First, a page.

Bury Me Standing is all about the history and current situation of gypsies - mostly in Eastern Europe. It was fascinating. One theory about why the gypsies are so held in contempt is that historically gypsy families were used as slave labor in many countries and the stigma has stayed with them. Another interesting bit of knowledge is that the stereotype of the roaming gypsy is caused mostly by the refusal of many town officials to let gypsies settle or be considered a real part of their community even when they've lived in one place for generations. I thought this one was a really good read, and I think I'll be looking for some additional reading on the topic - possibly about gypsies in the U.S.
The Family that Couldn't Sleep starts with a family in Italy that is plagued by a disease that robs the victim of sleep until they die. Sounds like something out of a episode of House, don't you think? The author does an interesting job of relating information about the various forms of this and other prion-caused illnesses - from scrapey in sheep to mad cow disease to kuru, It gets a bit more technically science-ish than I'm comfortable with in some places, but then turns back to the interesting backstory of the various investigations and discoveries of these diseases.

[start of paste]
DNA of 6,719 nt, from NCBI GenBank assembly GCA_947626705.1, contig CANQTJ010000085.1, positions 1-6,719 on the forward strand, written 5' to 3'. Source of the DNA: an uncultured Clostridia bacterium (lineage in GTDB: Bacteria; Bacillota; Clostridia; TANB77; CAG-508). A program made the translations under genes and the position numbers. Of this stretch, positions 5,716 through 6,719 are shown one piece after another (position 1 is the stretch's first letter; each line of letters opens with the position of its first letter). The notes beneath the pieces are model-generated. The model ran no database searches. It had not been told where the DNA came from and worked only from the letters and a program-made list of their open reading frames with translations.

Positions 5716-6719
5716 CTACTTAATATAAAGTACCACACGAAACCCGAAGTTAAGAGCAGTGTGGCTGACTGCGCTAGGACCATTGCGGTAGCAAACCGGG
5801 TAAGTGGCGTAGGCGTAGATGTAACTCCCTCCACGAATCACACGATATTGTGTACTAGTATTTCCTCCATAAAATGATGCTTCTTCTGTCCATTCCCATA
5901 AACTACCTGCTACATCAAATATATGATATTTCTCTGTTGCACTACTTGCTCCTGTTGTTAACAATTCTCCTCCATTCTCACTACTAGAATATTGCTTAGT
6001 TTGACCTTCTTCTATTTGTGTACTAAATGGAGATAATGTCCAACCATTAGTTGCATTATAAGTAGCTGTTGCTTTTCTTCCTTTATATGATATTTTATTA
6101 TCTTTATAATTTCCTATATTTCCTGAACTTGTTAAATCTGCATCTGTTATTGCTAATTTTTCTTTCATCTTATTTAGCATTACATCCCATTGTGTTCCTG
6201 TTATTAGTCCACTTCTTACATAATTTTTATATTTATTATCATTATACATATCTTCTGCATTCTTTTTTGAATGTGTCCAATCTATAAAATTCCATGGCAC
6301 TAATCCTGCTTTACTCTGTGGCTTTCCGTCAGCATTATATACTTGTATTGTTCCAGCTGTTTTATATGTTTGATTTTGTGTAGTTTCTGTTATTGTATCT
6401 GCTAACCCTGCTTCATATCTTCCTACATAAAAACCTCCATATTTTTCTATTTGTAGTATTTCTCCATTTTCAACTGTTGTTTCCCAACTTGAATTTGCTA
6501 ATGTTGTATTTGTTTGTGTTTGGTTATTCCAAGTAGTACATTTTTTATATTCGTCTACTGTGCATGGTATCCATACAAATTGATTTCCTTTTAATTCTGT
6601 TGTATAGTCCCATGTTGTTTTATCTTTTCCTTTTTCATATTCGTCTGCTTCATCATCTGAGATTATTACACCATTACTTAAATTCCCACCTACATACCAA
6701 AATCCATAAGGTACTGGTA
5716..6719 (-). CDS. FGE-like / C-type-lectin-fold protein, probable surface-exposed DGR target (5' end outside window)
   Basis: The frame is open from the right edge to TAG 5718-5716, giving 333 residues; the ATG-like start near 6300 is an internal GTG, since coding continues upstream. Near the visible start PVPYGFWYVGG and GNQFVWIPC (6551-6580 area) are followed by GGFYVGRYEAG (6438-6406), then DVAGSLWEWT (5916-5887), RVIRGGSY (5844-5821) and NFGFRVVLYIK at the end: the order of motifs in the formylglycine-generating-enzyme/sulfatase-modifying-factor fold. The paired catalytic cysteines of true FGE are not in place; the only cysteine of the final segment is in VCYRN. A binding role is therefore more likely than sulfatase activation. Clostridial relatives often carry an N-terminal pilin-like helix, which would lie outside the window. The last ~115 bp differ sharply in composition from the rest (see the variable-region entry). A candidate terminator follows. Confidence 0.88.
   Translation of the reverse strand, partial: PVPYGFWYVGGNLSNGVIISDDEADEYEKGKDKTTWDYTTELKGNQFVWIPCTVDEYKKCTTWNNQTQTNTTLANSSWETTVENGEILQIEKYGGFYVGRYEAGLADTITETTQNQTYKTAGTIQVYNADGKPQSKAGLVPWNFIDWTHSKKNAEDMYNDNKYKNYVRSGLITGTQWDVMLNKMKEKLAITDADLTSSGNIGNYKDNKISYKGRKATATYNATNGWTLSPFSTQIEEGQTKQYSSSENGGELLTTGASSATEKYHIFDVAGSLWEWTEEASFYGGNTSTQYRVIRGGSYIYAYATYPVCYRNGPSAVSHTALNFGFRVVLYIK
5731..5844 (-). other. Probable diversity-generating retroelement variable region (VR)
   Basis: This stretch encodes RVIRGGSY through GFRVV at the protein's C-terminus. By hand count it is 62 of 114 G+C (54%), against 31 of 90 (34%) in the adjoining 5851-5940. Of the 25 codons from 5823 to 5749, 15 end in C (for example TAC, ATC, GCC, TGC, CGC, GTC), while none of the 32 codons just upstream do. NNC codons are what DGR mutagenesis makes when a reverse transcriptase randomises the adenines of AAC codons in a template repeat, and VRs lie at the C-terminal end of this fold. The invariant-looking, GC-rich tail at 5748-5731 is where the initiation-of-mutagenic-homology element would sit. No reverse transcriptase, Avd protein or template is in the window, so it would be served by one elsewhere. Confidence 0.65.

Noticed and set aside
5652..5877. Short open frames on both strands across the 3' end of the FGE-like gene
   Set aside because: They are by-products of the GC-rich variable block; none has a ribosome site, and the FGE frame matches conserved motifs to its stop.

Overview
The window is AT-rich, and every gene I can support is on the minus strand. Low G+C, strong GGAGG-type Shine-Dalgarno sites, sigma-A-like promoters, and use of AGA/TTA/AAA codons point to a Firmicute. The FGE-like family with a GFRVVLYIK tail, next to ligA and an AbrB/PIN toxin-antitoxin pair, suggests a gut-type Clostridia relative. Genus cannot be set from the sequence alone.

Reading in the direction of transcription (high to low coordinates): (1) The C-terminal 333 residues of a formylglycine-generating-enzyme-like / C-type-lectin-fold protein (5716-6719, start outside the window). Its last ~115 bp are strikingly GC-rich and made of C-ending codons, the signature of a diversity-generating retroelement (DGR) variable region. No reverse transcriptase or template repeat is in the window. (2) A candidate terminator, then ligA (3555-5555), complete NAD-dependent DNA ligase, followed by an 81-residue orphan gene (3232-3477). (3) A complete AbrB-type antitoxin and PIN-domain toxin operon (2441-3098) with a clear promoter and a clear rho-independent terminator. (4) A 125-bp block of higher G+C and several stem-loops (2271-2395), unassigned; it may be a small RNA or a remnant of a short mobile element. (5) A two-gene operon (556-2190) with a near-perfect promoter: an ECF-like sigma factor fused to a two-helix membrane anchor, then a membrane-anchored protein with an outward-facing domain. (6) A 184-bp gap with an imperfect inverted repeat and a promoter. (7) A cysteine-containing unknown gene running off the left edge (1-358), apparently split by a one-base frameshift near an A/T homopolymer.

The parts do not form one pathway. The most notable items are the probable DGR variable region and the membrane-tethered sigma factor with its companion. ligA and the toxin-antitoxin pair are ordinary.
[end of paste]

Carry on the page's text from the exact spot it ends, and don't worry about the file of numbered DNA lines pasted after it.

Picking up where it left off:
And I read the next Anne book - Anne's House of Dreams which is highly appropriate since my husband and I are purchasing our first home in 8 days (eek!). For a while I was pondering why everything has to turn out for the best in every one of these books, but then I just accepted that this is part of the reason I adore them. Yes, Montgomery includes deaths in her stories, but all other hardluck cases always turn out okay in the end - although sometimes in unexpected ways.
I'm determined to purchase the whole series for myself one of these days, and I think it'll be the issues with the Marlene Dietrich-esque Anne's on the cover. Although she looks nothing like the Anne in my head, I think they are much prettier than the cartoony covers they've done in more recent years. And when you're giving a book hard-earned space in your own bookshelf, I firmly believe covers are important.